Four Out of Five Obesity Cases Are Undocumented
Those with an official diagnosis are more likely to have a management plan
WEDNESDAY, Aug. 8 (HealthDay News) -- Only one in five obese patients is diagnosed as such by their primary care physician, and those who are given a formal diagnosis are more likely to have an obesity management plan, according to a study published in the August issue of the Mayo Clinic Proceedings.
Warren G. Thompson, M.D., of the Mayo Clinic in Rochester, Minn., and colleagues analyzed data from the Mayo Clinic database on 9,827 patients who were seen for a general medical examination.
Although 2,543 patients had a body mass index of 30 or more, only 505 (19.9 percent) had a documented diagnosis of obesity and 574 (22.6 percent) were provided with an obesity management plan. Men and older patients were less likely to have a documented diagnosis of obesity, while those with a body mass index of more than 35, diabetes or obstructive sleep apnea were more likely to have a diagnosis of obesity.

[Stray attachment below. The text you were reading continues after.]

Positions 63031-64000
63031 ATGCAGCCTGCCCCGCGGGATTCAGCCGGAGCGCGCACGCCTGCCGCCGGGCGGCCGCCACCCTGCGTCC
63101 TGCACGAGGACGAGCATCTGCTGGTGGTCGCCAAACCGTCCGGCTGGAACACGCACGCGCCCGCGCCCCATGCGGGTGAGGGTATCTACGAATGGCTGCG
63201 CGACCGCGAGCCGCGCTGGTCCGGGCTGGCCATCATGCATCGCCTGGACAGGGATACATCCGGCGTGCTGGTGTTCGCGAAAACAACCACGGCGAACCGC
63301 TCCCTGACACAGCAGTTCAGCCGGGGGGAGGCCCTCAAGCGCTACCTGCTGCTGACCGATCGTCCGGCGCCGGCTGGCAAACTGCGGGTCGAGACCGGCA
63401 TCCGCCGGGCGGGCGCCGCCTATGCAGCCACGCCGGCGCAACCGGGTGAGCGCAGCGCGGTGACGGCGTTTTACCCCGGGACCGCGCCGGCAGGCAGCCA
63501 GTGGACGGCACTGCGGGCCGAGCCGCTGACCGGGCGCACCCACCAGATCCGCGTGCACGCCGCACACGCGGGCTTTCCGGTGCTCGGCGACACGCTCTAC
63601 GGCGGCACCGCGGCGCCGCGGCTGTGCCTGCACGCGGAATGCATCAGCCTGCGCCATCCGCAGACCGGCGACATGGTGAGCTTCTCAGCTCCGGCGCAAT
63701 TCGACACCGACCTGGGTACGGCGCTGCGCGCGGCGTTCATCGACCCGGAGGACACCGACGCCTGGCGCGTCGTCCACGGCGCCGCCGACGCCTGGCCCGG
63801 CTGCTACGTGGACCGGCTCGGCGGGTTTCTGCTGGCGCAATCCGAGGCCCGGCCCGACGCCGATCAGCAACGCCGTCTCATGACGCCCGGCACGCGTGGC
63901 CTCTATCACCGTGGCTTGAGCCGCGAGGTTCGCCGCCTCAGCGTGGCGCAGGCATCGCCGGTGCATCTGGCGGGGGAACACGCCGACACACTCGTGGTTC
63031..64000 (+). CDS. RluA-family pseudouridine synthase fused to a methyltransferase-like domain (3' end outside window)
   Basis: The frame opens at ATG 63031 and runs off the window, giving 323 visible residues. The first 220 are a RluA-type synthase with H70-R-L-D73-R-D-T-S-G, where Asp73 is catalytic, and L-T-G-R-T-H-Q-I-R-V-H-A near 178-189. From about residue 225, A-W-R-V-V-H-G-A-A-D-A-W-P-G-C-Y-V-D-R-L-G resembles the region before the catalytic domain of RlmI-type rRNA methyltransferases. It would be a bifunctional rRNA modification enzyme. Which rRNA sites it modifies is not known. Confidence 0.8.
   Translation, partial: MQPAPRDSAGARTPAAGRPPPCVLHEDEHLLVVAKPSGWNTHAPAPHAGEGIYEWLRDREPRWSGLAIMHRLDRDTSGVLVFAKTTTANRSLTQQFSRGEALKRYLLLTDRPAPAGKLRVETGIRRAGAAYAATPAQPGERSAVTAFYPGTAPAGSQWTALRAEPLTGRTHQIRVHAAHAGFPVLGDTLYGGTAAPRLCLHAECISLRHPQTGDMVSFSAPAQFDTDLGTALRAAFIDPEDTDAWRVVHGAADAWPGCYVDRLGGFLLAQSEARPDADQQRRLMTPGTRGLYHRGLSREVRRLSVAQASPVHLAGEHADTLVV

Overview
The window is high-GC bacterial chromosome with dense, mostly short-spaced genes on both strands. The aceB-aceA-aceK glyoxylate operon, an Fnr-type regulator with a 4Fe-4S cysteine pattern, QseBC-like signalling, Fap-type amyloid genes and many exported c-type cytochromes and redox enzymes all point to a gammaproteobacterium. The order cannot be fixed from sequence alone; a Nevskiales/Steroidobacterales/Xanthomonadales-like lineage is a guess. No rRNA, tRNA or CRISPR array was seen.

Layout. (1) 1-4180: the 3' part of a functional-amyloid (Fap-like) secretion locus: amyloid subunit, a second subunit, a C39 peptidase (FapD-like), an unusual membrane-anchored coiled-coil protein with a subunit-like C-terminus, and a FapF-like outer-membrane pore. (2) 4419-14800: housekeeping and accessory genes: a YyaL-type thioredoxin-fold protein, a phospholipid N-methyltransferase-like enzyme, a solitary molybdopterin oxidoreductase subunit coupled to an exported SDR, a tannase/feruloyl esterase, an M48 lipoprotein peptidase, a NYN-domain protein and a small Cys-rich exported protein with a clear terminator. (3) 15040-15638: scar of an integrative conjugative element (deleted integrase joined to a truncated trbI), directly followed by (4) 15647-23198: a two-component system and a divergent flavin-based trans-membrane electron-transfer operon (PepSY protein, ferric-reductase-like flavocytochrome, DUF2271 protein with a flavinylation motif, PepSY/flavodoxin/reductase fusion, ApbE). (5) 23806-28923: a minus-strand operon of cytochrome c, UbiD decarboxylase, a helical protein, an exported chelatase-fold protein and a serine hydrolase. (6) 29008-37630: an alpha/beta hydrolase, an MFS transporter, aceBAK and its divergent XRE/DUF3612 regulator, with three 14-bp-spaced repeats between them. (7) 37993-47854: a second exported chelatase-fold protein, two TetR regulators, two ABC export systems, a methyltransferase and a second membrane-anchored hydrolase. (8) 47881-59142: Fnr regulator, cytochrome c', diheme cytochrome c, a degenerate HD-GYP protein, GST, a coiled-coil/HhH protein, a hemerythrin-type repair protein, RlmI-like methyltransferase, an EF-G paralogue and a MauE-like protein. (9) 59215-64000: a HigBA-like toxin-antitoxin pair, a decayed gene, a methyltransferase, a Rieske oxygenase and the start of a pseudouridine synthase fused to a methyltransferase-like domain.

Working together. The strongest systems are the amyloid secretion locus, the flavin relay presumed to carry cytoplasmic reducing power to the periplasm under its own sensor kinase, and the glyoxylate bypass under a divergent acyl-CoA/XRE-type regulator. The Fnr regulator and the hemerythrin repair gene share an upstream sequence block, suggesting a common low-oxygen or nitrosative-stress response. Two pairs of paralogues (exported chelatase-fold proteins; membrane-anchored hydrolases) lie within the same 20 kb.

"Obesity documentation resulted in a higher chance of the formulation of an obesity management plan," the authors write. "Physicians must undertake the first vital step of appropriate identification of obesity in an attempt to help control this growing epidemic," they conclude.